For a short time I was a woman in Kabul. I listened to female members  of the Afghan Peace Volunteers and at the APV’s Borderfree centre talk about the restrictions to their movements. The young women I met took on responsibilities in the  humanitarian and educational projects run from the Borderfree Centre. One young woman organized duvet handouts at Darulaman refugee camp. I saw her confidently arrive in the truck, call out names from a clip board as women from a refugee camp came rushing up to collect their duvets. I witnessed another couple of teenage girls organising the local seamstresses who embroider the Borderfree scarves, and checking their work for accuracy. Two young women teach the street children literacy and maths. Another takes charge of the community budget, organising currency exchange and banking the donations.

Travel restrictions had other effects on the young women beside making life awkward. While I was in Kabul, I had my own experience of not being able to go out. In my case the reason was because I was a foreigner. The hazards of not going out were realised one day, when by chance all the young people left us four guests alone. I felt like a child again. I wasn’t even sure how to call a cab.

I hardly knew where I was. It was only when, to avoid the traffic, the taxi driver took a circular route home I worked out the relationship between the river, the mountains, the main roads and our house. I slowly built a mental map of main roads, the market stalls, a  flyover and offices.

We asked the young women at the Borderfree Centre about restrictions on their movements, on not going out. They said under the Taliban it had been much worse; no girl over the age of nine could leave the house. There are still some families that don’t allow their daughters to go out. An example they gave was of a family who spoilt their daughter, loved her very much bought her all sorts of beautiful clothes and expensive treats, but wouldn’t allow her to go out or use a phone. This made her very unhappy. She told them, ‘I don’t care about the clothes or the food.’

Many women live their entire lives in the home
Many women live their entire lives in the home

The girls experienced varying degrees of restrictions. Some were allowed out but had to be back before their father came home. One said she was often hassled in the street, being asked where she was going, what was she doing, does her father know. A relative might see her and tell her father. Another reports not being able to go out if there are men in the house, if their father’s at home. If a woman is not used to going out into society, one girl said, when she does she will not know how to behave and then might put herself in danger. She might behave inappropriately, and be called a prostitute.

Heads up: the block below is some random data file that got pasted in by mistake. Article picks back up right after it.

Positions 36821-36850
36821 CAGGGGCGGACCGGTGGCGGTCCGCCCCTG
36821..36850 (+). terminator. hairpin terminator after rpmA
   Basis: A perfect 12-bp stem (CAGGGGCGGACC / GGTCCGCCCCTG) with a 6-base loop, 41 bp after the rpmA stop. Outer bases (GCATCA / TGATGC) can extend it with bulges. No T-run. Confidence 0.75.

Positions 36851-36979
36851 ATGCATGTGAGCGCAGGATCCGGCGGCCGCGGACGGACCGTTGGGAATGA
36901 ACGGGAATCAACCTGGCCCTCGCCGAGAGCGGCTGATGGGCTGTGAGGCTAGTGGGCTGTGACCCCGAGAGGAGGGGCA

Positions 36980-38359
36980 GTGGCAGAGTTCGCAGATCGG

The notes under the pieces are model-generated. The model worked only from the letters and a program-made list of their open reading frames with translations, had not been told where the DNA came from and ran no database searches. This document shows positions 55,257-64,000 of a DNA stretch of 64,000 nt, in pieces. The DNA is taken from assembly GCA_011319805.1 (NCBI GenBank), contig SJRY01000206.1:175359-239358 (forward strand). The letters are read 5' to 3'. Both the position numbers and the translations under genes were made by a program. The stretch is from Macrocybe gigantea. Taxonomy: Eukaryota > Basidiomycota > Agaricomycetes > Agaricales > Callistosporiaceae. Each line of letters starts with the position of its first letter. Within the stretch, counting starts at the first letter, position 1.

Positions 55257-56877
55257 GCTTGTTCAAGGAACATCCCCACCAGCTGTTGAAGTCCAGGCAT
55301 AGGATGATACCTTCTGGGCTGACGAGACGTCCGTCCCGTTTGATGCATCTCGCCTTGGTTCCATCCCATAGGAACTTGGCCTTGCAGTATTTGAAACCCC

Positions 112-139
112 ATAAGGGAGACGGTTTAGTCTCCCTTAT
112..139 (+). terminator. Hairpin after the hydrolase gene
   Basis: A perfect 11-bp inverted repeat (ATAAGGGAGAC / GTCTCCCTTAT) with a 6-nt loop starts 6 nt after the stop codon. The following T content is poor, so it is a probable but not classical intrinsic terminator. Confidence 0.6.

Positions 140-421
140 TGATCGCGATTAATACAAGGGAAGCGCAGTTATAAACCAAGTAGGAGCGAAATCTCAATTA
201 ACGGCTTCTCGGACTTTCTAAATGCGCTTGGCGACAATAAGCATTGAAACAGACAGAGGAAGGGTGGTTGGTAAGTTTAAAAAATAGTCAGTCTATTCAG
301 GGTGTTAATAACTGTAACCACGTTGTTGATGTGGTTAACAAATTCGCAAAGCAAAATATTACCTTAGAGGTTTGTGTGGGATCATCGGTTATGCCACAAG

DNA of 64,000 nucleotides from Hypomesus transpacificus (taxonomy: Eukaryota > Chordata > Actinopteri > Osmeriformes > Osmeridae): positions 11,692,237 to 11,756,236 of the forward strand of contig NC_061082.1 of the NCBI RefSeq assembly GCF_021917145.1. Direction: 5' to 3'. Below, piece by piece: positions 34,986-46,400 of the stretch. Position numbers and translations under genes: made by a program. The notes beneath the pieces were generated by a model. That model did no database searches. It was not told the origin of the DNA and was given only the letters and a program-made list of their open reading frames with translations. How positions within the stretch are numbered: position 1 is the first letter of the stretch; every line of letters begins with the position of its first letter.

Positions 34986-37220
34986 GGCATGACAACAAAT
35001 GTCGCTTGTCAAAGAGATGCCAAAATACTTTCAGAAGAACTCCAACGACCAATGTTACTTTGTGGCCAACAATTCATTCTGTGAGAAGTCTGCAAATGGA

If girls cannot go out their education suffers. The girls said confidently 50% of girls in Kabul could have an education if they want to. These particular girls were attending classes, university or school in the city. Whizzing around in our delegation taxi, we often saw crowds of teenage girls outside schools, collecting their exam results, carrying their files and books, rushing to lectures.

Some girls seem to be getting an education. How good an education was a different matter; our friends complained of out of date text books from Iran, a teacher who kept them waiting in the cold, who talked about himself instead of teaching the class. The girls in our community were university students studying for their first year exams. We were told to help as much as possible with the housework and the cooking. They must study hard; they had to do twice as well as the boys to be taken seriously.

Henrietta talking to young women at the Borderfree Centre
Henrietta talking to young women at the Borderfree Centre

At the Borderfree Centre, the girls explained that fathers don’t want their daughters to ‘show the whites of their eyes’, an Afghan expression. That is intelligent women become bad women by rolling their eyes, being disrespectful towards their fathers and male relatives. So fathers don’t allow their girls to go to school.

Some fathers believe universities are bad for girls, because there are mixed classes and male lecturers.  The fathers don’t allow the girls to come to the Borderfree Centre, for the same reason: girls and boys are mixed together. Some girls come to the centre in secret they said. Others have discussed it with their their father and he’s given permission so they don’t care what the other relatives think. More enlightened fathers are happy to discuss things while others insist the female members of the families are home when he gets home.

Latifa Ahmadi, Director of OPAWC
Latifa Ahmadi, Director of OPAWC

Not being able  to go out makes education hard for older women too. Latifa Ahmadi runs an education project at the OPAWC, offering literacy and numeracy classes. The students progress to learning ‘handicrafts’ such as tailoring, chicken farming and jam making so they can earn a living. We met some of the women upstairs in the freezing classroom, everyone in their coats. They held up their text books. I asked them what made literacy hard, expecting the usual answer, spelling. No spelling wasn’t hard. The thing that was hard, was not being able to leave the house. One said she had to lock her children into the apartment. One woman has to come in a burkha.

OPAWC has even had to move its literacy centre because the local ‘warlord’ has created a problem for them. The ‘warlord’ spread propaganda, saying the literacy classes were teaching Christianity. He told the Mullah to tell the women not to come. When she found

Craftwork by women at the OPAWC centre
Craftwork by women at the OPAWC centre

out, Latifa showed the Mullah the text book. The syllabus is provided by the government, and covers women’s rights, health, domestic violence, and handicraft.

All the young women at the Borderfree Centre and Latifa Ahmadi at OPAWC emphasised how important it is for Afghan women to know their rights. If women never go out they will not be able to attend classes. If women are not educated they will not know their rights. Girls and women need to know their rights to a life free from violence, to equal pay, to be able to work, to access healthcare. They talked about putting out a radio programme to help women not allowed out of the house. Women need to be able to demonstrate for their rights, to healthcare, to work, to freedom from domestic violence, even if they join a protest ‘hiding’ in a burkha.

Artwork by Afghan woman, as part of an OPAWC project
Artwork by Farida Mohammady, as part of an OPAWC project